Skate Review. A Powerful Franchise in the Making
Skate gives you the power of skateboarding physics in your hands, with an intuitive and fluid analog control system that gives you the ability to make your character do exciting things.
What I like most about the graphics is the huge expanse of the city. You can spend hours getting lost in the different sections which are also quite detailed. The characters are quite realistic, and the environment is perfectly modeled. Viewing your player from the rear might occasionally cause problems with pulling moves. However, I did experience framerate dips on occasion which did affect my movement.
Activision’s Tony Hawk series might have overshadowed skate, and for a long time, there wasn’t an alternative. However, Skate seems to be pulling its weight with this release, offering a highly physics-based game based on a ‘flick’ system that gives you great control over your player movement. You will enjoy the scenes from San Vanelona, from its old town which is slightly more rickety but has less traffic, to the glamor of the financial district with its numerous stairs, railings and other constructs for you to perform your tricks on.
Skate offers a career mode which begins with you getting knocked down by a bus and coming back from that incident to go on winning events and getting noticed. There are different tasks to be performed such as landing specific tricks, completing timed challenges and grinding through the city to add to your personal skill set. Multiplayer events are also possible in the game, such as Jam, which packs players in competition in certain sections of the city.
Most of your actions on Skate are with analog sticks. Flipping up and down on the right analog stick pads down your leg and swings the board forward while the left stick controls your skater’s actions. Triggers let you do grabs while pressing the brake button puts both feet on the skateboard and enables you to do mid-air tricks. I’d describe the control system, especially the flicking mechanism, as hard to learn initially, gradually getting more intuitive with more play time.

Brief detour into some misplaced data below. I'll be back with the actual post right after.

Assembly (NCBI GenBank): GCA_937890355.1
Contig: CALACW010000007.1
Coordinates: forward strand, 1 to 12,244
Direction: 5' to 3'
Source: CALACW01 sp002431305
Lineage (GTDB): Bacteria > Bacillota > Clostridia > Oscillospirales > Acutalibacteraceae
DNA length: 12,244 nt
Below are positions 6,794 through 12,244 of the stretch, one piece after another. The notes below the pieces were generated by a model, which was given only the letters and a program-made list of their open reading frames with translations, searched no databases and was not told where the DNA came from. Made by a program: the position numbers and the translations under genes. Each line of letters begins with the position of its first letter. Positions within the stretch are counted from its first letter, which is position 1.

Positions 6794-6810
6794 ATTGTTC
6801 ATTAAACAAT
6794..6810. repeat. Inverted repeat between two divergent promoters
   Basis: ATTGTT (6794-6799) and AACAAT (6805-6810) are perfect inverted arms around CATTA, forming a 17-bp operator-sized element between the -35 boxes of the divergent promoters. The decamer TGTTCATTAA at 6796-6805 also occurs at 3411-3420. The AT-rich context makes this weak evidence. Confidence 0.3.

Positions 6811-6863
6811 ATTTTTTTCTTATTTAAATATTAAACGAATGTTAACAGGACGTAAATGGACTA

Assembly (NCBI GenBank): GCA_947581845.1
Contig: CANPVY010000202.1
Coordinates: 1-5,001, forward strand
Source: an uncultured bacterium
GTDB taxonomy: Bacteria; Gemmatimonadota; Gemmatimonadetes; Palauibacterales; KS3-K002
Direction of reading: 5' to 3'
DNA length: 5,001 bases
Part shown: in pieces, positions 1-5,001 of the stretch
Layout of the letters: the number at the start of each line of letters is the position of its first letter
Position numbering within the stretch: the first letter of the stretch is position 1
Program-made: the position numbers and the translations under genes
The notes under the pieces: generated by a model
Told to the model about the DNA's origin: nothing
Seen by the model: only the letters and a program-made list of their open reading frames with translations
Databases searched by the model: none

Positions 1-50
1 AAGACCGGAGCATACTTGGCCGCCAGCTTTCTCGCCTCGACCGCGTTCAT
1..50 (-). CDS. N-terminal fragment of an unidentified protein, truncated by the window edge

Replay Value: 4.0
The city is greatly expanded in this game, divided into four major sections such as the Suburbs, Downtown, the Financial District and Old Town, giving you a lot of environments to skate in. The career mode doesn’t have the best storyline but offers decent gameplay. Multiplayer mode also provides a few challenges which are okay. There are only personal skill points on this game, so you’ll be disappointed if you were expecting some upgrades from repetitive playing. A majority of the physics output is okay, though sometimes moves go awry.
Skate has all the makings of an excellent video game, although more could be done to improve the actual player experience. The physics engine is realistic, and you’ll feel like you have total control over your player. Visually, the game carries a great appeal, and it gives you a thrill of a real player running down the fictional city. The game offers a unique perspective of the street skateboarder, and even without a riveting storyline, you’ll be endeared to the character.
- Revolutionary physics.
- Excellently modeled environment.
- Great soundtrack.
- Allows you to capture your skating footage and share it with the Skate online community.
- Tough learning curve.
- Latency issues with the online multiplayer mode.
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